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Obama girls growing up before the country's eyes

Spending a rare morning with her dad off the campaign trail one Sunday last August, Malia Obama was walking across Lafayette Park near the White House with the first family on her way to church, when a reporter shouted a question about her summer at camp. It was "good, thank you," she said, in true first-daughter form: Concise, but courteous, poised.

President-elect Barack Obama stands on stage along with his wife Michelle and daughters Sasha and Malia during an election night gathering in Grant Park on November 4, 2008 in Chicago. Joe Raedle / Getty Images

The 10-year-old girl America saw in a bright red dress on Nov. 4, 2008, beaming up at her father as he was elected the first African-American president of the United States, now nearly matched his six-foot-one-inch height. And by the time President Obama hands off his executive duties during Inauguration 2017, Malia and her younger sister Sasha will be a freshman in college and a sophomore in high school, respectively.

It's a phenomenon the country is familiar with, but which usually happens on the other coast, in the surreal world of Macaulay Culkins, Lindsay Lohans and other child stars of Tinseltown: Particularly in the case of two-term presidents, the entire world watches as first sons and daughters progress through adolescence, very much in the public eye, and very much held accountable for their family's reputation.

Despite rules and gentlemen's agreements that the press respect the privacy of the president's children, Malia and Sasha Obama have spent their formative years much more visible to the public than many of their predecessors. And aside from the obvious role of the Internet and social media, if there's a finger to be pointed for it, it's at their parents. Barack and Michelle Obama have developed a reputation for speaking freely about the goings-on of their daughters' lives. Journalists knew the girls had spent a month at a New Hampshire summer camp, for instance, because Mr. Obama mentioned it in interviews.

The transparency hasn't been without its risks, and controversies. In October, a bomb threat was reported at Washington, D.C.'s Sidwell Friends School, which Malia and Sasha attend, and which incidentally has also enrolled in the past Chelsea Clinton, Tricia Nixon Cox, and Archibald Roosevelt.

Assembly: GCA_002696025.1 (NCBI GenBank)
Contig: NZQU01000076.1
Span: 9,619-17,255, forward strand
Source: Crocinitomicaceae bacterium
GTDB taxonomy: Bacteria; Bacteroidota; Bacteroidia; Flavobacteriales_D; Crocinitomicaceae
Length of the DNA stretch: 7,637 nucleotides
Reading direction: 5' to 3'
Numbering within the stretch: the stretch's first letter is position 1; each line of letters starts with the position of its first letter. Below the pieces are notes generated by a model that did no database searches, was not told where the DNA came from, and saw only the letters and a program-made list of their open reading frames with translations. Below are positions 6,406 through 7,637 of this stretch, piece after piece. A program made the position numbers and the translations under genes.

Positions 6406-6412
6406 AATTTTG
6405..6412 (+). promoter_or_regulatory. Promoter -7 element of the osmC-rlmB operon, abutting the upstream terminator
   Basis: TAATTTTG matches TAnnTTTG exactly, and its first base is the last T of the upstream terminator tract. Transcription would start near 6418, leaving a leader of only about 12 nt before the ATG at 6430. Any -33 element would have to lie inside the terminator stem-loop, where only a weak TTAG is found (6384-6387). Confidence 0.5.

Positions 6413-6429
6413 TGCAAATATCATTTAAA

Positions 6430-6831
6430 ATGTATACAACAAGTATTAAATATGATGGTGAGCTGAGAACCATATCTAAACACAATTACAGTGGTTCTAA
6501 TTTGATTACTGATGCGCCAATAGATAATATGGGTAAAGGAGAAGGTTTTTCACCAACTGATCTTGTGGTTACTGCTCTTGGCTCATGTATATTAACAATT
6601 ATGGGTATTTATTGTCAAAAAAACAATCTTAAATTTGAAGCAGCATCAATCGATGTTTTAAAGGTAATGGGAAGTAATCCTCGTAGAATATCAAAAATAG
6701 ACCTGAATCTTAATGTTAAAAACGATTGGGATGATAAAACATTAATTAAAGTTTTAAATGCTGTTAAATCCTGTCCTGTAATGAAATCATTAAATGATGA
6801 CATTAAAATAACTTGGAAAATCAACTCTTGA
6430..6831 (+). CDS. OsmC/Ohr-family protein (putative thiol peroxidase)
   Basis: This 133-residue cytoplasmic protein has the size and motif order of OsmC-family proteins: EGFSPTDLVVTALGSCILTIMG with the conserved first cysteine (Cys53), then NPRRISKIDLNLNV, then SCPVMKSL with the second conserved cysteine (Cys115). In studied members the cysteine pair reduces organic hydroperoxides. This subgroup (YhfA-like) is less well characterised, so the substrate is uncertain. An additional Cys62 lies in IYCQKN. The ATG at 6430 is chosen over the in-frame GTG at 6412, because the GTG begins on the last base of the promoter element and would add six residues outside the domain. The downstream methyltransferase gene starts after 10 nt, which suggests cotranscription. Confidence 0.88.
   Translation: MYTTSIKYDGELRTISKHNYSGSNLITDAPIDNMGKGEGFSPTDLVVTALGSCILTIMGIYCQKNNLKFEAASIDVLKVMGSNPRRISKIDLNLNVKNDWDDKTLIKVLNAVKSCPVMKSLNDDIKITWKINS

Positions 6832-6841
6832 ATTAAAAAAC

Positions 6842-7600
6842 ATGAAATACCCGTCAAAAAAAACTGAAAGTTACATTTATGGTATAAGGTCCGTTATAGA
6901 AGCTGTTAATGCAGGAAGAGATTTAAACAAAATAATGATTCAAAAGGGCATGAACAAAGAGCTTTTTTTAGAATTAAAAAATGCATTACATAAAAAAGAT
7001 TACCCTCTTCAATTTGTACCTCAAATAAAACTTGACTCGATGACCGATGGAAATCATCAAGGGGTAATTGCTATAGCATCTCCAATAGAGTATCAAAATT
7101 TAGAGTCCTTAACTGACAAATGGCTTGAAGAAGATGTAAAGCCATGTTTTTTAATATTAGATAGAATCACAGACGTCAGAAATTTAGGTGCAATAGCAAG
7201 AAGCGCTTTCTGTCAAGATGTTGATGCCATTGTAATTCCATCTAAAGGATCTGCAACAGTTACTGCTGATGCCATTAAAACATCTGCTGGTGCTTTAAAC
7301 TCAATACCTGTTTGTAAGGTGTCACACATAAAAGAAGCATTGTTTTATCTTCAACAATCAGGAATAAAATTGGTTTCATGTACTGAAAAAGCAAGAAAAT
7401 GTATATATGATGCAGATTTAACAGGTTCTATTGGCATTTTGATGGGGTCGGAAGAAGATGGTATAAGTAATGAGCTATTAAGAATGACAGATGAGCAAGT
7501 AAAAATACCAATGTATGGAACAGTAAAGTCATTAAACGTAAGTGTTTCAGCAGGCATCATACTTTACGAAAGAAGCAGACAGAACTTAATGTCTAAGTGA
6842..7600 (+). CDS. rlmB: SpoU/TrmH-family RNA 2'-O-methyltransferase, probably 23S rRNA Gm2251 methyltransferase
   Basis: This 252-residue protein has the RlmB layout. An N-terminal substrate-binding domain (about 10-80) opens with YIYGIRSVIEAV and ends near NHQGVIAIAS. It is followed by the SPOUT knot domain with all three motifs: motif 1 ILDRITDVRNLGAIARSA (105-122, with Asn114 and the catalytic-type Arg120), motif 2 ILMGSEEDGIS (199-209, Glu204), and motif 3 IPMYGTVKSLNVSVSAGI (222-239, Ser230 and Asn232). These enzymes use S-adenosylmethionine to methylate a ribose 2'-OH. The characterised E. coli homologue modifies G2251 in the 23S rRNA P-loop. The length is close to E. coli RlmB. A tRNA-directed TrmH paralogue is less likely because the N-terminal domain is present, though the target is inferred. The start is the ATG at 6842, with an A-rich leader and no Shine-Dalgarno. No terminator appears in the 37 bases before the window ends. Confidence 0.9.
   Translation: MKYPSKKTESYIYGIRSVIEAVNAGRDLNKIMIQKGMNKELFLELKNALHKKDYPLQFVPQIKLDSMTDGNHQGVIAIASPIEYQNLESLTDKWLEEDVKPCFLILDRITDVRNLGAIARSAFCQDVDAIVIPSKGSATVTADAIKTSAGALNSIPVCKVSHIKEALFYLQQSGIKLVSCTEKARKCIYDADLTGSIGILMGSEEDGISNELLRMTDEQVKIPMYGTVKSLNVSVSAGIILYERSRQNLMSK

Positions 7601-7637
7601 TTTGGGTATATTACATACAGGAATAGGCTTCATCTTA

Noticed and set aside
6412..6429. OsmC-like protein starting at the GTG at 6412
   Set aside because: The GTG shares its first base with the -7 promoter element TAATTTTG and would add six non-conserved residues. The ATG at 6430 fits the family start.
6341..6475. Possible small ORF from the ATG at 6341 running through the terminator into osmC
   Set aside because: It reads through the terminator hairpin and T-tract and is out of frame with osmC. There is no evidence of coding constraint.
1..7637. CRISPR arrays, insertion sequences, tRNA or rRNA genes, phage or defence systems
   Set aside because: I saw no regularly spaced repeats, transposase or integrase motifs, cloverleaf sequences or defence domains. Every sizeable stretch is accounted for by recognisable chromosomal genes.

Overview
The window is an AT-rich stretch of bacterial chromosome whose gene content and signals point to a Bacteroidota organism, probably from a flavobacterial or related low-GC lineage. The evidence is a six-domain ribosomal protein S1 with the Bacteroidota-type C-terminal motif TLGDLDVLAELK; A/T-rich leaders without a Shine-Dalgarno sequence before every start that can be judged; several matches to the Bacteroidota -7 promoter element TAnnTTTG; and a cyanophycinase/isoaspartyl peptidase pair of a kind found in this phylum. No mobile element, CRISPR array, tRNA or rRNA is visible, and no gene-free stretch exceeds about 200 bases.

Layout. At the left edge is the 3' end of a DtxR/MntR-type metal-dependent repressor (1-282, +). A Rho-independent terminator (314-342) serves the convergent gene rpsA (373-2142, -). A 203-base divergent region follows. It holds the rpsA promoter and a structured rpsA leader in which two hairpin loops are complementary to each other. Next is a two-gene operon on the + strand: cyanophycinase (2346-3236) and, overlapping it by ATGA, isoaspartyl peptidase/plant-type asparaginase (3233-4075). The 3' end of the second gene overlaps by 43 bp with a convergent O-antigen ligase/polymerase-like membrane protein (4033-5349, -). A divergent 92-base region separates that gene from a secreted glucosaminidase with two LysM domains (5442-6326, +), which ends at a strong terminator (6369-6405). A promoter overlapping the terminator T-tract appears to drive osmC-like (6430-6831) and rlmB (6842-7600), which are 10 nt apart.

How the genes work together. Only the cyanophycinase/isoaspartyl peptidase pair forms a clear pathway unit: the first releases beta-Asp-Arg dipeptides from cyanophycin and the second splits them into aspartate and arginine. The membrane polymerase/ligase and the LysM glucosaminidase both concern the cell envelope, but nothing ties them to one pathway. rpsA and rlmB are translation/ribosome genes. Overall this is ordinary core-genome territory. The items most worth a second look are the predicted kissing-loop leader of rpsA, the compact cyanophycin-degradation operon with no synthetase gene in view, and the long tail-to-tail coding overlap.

And then there was the bizarre, seemingly interminable episode when Malia last year ventured to Mexico with friends for her spring break amid warnings from Texas law enforcement over the country's escalating violence. After stories and photos of the trip emerged online, the White House demanded news outlets remove them, leading to what remained for a time a cycle of dead links; an inexplicable void in the world wide web. Months later, a conservative watchdog group said it would sue the Secret Service for records showing how much it cost to protect the first daughter on her vacation.

The Obama girls, of course, are just the latest in the unique spotlight at 1600 Pennsylvania Avenue that's seen turns by the Kennedy kids, Chelsea Clinton, and Amy Carter, who at the age of nine caused a stir among foreign diplomats when she took a book out and read between courses at a state dinner. As Malia and Sasha journey toward "young adult" status, though, past precedent indicates their toughest scrutiny may be ahead of them.

Perhaps the best example of what not to do as teenage progenies of the U.S. president comes from the last family to inhabit the White House. Four months after George W. Bush took his first oath of office, 19-year-old twins Jenna and Barbra Bush had racked up five alcohol-related citations between them, from attempting to buy alcohol with a fake I.D. to publicly consuming it as minors. In the 2009 book, "In the President's Secret Service: Behind the Scenes With Agents in the Line of Fire and the Presidents They Protect," author Ronald Kessler painted an even more cartoonish picture of the twins, including anecdotes about Jenna purposely running red lights in an attempt to dodge Secret Service supervision.

Before the Bushes, there was Chelsea Clinton, who even having set what is now known as the "Chelsea Rule" - a treaty that has developed in recent years between satirists and commentators and the president that says kids of the first family are off limits - in 1993 found herself the subject of several controversial moves by media personalities. After a "Wayne's World" skit on SNL opened up as fair game the 13-year-old's somewhat awkward tween appearance, conservative radio host Rush Limbaugh took it several steps over the line, "joking" that Chelsea was actually the "White House dog."

But Chelsea also demonstrated the resilience of first children against a prying public eye. During the last year of her father's presidency, at the age of 20, she assumed many of the first lady's responsibilities, including foreign trips and state dinners, while her mother Hillary Clinton was campaigning for the Senate. In the run-up to the 2008 presidential election, she campaigned for her mother, but would not entertain any media requests for interviews. Two years ago, she was named a special correspondent for NBC News.

Presidential historian Doug Wead, who interviewed 19 children of former presidents for his book, "All the President's Children," suggested on "CBS This Morning" that Malia and Sasha will be able to largely escape the not-so-rose-tinted microscope that tends to focus on White House teenagers, in particular. He credits his prediction with the fact that the Obama family has managed to remain a unit, often in the same place, through most the president's political career.

"It always depends on the presidency and their parenting style, and the atmosphere in the country," Wead said. "But I think they're going to look back on these as great years."